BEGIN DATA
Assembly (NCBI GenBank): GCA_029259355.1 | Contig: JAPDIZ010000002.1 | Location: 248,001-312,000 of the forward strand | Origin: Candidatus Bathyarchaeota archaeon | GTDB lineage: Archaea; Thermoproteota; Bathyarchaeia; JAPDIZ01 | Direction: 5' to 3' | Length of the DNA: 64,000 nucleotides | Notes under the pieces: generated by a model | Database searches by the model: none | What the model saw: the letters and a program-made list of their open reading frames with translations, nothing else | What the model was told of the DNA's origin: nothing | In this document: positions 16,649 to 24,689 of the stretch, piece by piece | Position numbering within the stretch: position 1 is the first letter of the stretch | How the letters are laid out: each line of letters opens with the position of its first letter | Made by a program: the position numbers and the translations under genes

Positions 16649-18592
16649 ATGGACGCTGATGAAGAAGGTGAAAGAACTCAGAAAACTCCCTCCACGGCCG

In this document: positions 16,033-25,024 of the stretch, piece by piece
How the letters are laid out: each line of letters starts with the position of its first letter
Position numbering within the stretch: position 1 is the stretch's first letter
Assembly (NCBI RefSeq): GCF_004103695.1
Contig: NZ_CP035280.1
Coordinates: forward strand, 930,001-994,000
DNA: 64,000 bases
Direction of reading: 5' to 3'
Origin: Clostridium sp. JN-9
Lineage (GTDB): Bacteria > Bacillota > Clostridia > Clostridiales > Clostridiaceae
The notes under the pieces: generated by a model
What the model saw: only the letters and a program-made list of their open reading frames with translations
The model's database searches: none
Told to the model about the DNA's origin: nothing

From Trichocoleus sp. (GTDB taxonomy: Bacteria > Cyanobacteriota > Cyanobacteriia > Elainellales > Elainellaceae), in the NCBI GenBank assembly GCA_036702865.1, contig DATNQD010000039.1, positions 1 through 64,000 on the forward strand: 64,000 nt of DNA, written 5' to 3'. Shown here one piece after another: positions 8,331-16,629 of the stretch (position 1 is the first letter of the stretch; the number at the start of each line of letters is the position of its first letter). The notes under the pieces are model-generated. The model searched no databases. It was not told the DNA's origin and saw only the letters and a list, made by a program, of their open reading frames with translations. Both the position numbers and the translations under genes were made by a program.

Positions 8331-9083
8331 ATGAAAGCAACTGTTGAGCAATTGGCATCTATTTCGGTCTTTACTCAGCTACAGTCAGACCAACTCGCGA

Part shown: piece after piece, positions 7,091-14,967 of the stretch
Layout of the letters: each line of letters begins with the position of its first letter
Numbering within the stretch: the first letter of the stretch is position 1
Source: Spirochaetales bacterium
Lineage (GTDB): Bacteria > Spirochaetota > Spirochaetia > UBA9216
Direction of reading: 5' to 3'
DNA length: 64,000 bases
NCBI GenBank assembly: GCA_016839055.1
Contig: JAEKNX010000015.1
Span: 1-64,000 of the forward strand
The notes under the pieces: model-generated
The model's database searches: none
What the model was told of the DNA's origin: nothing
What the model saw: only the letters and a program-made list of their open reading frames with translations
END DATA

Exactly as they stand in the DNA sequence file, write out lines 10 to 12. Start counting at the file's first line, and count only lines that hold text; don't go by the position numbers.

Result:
DNA: 64,000 bases
Direction of reading: 5' to 3'
Origin: Clostridium sp. JN-9